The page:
Honestly, even though I was taking notes the entire time, I really enjoyed it. Now that I’ve watched it, there are definitely some very striking similarities between it and the ARG. In the episode, a virtual entity named Cyberax is able to be everywhere all at the same time, and it does so by using the power of humans as processors. At the very beginning of the episode, they talk about Niobium-5 being used for processing, but then it’s later revealed that human computers are “much faster” and allow Cyberax to be what it is.
The central plot is focused around the main characters visiting Technopolis, and eventually making their way to Technopolis Tower where Cyberax’s CPU (and the humans that support it) are housed. It’s your standard tongue-in-cheek action (at one point, they get shot at about 100 times, and all the bullets miss them, but when it’s time for the bullets to hit some “Flammable Liquid”–which is literally what it said on the barrels–they explode). Of course, only the bad guys get knocked down, and the main characters burst out in a vehicle like it’s nothing. Definitely goofy, but very enjoyable.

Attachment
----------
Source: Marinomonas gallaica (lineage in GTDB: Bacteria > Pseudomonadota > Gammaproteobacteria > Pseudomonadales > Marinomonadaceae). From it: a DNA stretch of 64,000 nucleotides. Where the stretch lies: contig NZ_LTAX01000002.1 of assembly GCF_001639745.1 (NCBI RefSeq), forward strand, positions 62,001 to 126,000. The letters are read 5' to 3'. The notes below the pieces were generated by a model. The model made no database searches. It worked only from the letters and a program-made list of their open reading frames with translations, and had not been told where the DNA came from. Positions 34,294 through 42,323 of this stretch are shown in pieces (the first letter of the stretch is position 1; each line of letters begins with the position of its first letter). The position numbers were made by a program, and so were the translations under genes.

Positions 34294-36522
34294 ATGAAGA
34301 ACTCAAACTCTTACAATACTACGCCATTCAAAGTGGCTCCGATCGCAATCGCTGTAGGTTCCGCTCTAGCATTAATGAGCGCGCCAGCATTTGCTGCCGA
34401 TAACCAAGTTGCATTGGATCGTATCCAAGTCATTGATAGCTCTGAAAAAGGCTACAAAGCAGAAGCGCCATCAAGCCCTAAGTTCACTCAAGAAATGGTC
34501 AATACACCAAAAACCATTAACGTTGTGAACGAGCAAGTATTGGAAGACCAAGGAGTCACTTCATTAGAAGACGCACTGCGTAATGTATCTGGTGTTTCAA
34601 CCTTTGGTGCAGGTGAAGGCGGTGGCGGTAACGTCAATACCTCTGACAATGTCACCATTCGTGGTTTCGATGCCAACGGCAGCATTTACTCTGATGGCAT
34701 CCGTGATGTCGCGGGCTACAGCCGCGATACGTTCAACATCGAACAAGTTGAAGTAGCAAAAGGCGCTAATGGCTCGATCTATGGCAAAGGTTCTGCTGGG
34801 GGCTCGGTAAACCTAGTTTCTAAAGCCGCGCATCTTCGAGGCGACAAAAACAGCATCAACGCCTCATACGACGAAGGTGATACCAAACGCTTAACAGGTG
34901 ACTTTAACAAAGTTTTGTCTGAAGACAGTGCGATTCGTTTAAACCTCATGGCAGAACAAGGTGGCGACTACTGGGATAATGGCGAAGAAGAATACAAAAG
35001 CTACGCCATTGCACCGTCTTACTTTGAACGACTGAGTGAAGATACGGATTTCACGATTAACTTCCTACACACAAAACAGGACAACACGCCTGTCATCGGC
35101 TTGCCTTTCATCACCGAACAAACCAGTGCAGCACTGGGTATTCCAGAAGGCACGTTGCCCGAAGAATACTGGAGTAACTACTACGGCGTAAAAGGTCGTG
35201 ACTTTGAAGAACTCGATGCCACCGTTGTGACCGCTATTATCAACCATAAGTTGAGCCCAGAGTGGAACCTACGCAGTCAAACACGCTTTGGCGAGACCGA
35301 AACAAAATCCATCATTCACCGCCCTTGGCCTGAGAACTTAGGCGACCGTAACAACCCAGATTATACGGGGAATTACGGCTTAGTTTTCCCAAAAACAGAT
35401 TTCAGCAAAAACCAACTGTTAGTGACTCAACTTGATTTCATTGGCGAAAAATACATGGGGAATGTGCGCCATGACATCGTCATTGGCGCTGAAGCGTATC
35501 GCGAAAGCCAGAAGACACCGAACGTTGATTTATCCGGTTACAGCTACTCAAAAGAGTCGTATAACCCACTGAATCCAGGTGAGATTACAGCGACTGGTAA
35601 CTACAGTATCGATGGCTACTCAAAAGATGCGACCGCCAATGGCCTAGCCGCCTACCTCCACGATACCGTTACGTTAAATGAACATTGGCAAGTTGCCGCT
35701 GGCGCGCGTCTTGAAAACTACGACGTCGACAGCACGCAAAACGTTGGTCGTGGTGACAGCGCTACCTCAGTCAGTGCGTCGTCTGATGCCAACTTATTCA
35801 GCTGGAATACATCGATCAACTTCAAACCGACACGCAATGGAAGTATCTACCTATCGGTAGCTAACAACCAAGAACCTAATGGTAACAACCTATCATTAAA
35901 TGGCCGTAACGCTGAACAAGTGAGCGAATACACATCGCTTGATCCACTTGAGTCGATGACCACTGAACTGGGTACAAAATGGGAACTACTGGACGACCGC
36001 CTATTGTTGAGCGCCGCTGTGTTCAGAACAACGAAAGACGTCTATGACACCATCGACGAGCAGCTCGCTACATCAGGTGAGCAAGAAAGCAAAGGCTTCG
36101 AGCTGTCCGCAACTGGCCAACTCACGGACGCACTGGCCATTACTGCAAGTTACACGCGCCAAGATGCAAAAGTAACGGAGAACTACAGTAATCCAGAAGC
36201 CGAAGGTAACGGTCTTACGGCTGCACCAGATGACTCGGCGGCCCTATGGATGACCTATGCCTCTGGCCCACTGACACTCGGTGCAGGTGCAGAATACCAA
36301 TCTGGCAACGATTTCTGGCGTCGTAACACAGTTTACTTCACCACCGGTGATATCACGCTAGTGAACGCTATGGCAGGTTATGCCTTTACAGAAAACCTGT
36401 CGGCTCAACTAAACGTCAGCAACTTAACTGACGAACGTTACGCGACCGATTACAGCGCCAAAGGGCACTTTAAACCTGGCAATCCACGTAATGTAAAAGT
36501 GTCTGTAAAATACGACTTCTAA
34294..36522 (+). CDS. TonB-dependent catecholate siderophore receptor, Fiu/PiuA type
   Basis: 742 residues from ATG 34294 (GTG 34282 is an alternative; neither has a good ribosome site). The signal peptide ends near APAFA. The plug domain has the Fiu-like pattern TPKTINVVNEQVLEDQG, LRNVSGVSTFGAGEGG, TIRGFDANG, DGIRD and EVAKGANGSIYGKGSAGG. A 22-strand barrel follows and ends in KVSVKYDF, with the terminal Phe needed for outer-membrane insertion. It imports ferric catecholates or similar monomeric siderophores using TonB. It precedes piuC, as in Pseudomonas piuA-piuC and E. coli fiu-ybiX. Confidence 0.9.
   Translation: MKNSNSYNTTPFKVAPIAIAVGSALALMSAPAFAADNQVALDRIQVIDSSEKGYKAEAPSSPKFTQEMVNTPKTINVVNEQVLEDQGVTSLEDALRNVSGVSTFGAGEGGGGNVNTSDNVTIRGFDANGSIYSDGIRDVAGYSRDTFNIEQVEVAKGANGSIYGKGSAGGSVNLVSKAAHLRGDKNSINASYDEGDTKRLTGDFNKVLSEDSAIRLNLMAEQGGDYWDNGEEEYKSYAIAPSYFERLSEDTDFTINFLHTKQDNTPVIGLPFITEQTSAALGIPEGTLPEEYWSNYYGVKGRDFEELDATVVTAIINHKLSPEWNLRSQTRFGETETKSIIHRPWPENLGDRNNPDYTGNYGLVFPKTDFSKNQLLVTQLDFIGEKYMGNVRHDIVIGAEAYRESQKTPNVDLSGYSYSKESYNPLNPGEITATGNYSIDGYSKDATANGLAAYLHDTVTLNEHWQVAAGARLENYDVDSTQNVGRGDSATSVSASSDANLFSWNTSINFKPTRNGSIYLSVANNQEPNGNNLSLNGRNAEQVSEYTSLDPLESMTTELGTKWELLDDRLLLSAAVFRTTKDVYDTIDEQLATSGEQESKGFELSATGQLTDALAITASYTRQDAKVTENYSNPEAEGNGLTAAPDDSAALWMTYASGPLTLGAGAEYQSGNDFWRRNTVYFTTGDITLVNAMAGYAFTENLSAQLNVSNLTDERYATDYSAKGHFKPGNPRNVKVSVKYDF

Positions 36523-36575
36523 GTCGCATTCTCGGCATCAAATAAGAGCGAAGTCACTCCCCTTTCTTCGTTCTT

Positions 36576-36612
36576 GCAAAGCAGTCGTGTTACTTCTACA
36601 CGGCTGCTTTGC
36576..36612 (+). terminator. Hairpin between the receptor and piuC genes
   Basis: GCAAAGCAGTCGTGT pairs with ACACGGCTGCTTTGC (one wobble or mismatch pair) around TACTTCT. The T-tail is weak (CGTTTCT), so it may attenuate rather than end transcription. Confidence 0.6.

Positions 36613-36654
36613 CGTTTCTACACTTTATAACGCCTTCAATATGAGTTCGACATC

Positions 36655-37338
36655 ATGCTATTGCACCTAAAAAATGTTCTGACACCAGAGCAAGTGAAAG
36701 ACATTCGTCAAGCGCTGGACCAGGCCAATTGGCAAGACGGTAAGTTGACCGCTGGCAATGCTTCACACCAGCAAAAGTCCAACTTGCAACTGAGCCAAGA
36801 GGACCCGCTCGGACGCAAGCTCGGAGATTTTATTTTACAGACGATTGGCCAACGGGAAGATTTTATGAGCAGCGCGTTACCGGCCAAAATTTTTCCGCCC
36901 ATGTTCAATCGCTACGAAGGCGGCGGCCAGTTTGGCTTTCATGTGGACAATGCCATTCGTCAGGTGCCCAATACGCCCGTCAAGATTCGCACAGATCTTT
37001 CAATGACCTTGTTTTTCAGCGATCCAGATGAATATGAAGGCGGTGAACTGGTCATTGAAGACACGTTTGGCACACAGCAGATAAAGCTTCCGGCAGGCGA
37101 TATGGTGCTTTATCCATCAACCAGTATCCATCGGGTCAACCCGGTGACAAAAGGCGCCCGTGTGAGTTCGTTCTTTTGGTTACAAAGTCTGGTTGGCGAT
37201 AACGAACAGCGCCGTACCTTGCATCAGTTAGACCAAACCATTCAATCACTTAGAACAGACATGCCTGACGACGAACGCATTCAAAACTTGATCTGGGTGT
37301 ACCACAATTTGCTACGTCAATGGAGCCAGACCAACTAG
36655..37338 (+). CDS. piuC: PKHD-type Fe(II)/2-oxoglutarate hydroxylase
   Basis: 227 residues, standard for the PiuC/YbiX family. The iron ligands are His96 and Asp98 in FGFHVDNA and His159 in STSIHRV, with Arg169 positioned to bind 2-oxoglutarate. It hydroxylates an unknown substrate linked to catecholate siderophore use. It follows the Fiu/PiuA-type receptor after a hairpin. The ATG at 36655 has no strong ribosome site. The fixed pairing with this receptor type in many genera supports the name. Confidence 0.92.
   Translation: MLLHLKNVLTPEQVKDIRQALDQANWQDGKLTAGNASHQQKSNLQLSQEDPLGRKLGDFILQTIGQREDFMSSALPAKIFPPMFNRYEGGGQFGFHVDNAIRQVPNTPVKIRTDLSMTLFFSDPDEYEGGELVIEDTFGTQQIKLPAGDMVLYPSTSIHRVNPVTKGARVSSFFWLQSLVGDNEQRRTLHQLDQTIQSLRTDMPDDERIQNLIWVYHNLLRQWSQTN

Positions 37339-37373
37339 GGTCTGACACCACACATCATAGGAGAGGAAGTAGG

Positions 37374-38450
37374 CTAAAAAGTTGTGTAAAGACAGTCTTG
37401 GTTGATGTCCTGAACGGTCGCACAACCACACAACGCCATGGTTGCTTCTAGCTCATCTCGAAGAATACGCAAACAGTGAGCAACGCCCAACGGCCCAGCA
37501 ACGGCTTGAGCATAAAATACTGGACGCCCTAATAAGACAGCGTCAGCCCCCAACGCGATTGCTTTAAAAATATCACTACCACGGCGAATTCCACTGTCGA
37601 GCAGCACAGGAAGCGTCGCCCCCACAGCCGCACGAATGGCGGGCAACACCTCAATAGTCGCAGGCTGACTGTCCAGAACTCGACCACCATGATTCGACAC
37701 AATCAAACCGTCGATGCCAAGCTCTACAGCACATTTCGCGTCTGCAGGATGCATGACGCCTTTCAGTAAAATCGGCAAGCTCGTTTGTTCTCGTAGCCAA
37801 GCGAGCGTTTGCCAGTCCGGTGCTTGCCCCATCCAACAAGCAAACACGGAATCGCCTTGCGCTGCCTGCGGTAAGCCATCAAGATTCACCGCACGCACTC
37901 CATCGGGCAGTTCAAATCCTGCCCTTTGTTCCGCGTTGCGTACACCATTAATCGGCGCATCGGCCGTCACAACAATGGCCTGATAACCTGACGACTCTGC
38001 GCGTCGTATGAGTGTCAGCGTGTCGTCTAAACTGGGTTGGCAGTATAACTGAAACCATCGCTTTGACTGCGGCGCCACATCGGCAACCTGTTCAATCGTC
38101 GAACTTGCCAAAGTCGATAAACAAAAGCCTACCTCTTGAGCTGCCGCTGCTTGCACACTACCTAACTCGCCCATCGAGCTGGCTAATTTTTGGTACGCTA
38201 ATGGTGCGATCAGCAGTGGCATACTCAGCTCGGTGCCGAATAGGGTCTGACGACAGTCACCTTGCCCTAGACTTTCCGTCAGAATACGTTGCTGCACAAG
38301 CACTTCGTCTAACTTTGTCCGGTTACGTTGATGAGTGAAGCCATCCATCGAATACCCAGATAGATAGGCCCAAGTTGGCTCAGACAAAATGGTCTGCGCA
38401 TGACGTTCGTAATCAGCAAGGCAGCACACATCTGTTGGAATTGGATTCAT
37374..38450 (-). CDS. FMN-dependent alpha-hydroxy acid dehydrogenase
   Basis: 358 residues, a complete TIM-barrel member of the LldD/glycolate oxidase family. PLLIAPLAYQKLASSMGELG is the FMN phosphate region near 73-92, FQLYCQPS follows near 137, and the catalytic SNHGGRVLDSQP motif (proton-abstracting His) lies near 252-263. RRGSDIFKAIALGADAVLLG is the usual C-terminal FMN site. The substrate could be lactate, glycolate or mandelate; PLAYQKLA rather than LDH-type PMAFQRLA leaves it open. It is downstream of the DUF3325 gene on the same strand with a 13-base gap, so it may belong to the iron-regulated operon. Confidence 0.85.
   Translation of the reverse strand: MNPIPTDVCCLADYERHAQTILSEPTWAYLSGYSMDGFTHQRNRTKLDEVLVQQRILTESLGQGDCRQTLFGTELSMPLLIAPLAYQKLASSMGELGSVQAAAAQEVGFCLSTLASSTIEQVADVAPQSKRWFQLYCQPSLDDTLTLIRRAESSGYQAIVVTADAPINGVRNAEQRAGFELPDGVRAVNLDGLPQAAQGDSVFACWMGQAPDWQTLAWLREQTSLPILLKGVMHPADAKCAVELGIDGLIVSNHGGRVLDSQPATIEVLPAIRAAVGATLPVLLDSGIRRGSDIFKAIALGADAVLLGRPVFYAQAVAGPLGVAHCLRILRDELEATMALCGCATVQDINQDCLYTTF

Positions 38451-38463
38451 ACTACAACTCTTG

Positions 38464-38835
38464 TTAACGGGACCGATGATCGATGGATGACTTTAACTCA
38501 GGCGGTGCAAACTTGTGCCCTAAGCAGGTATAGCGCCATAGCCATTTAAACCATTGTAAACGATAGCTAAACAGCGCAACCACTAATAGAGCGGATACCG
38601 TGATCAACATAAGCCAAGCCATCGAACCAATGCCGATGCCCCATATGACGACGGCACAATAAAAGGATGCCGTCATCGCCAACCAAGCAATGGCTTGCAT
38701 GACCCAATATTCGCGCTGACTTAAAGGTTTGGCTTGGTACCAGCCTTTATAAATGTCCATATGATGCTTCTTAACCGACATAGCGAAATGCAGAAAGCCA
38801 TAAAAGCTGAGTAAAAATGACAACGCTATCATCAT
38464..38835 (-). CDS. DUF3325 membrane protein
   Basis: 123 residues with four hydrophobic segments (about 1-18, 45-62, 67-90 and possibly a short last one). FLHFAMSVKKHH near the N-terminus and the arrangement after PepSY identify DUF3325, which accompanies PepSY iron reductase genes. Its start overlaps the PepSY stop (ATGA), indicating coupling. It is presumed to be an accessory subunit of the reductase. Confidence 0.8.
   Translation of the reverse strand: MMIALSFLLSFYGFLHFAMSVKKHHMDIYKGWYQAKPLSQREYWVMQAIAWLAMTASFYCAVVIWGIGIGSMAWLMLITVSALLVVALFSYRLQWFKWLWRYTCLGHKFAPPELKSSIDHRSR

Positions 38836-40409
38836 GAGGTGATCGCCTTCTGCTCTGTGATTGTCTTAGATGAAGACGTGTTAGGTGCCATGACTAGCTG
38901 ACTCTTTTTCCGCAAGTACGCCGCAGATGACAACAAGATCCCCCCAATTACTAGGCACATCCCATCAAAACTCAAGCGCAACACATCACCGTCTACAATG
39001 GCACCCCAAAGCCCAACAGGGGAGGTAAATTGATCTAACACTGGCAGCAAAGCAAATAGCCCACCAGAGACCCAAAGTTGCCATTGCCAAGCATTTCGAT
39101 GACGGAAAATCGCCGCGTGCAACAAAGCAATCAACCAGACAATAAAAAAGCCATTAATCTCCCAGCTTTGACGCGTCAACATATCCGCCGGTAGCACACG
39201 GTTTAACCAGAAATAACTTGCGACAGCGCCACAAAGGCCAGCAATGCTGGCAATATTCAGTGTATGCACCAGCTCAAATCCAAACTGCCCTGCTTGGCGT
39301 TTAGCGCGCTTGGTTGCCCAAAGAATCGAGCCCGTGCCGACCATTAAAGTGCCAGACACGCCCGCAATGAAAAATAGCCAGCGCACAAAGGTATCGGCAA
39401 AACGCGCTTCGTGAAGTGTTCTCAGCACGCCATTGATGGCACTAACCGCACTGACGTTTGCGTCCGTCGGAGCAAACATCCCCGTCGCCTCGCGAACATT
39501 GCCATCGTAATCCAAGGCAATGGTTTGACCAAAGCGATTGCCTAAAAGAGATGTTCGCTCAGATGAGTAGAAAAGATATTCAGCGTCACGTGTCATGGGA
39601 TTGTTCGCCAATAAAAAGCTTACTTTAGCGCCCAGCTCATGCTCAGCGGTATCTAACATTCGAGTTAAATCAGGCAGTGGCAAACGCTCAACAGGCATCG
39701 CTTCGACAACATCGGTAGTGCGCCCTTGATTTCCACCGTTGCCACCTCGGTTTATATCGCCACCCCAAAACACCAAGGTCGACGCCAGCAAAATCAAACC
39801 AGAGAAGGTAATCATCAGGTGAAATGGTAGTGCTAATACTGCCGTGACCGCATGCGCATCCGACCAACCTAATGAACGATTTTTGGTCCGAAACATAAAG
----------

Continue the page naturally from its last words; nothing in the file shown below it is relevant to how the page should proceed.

Anyway, I highly recommend you watch it, because there are some other very interesting details that feel ARG-y, and I’m starting to think that HALOS is Storm’s version of Cyberax, in that it’s able to be everywhere all at once. Another interesting feature of Cyberax is that he could take over people’s minds, making them do his bidding (at least that’s how I understood it). Sound familiar?
The Star Trek episode didn’t feel ARG-related most of the time, but there were some elements we’ve seen mentioned throughout. Some that stood out were the star dates (time reveals all?) and the fact that Data mentions at one point that there were 3004 other planets within the star cluster they were in–our Hex code has 3008 bits, so it could be a coincidence, although I find that unlikely.
Some other possible key phrases are: Prime Directive (mentioned multiple times), Edo, Edo God, Standby, Shadow, and Babble (Picard tells Data to stop babbling, and we do have the reference to the Tower of Babel/barrier of language with the Nimrod/Dante’s Inferno reference).
The most important pieces are likely with the Bugs reference, and there are a lot. Here is a comprehensive list of some of the passphrases I generated while watching the show, either from things spoken aloud or from things written on the terminals/props throughout the episode: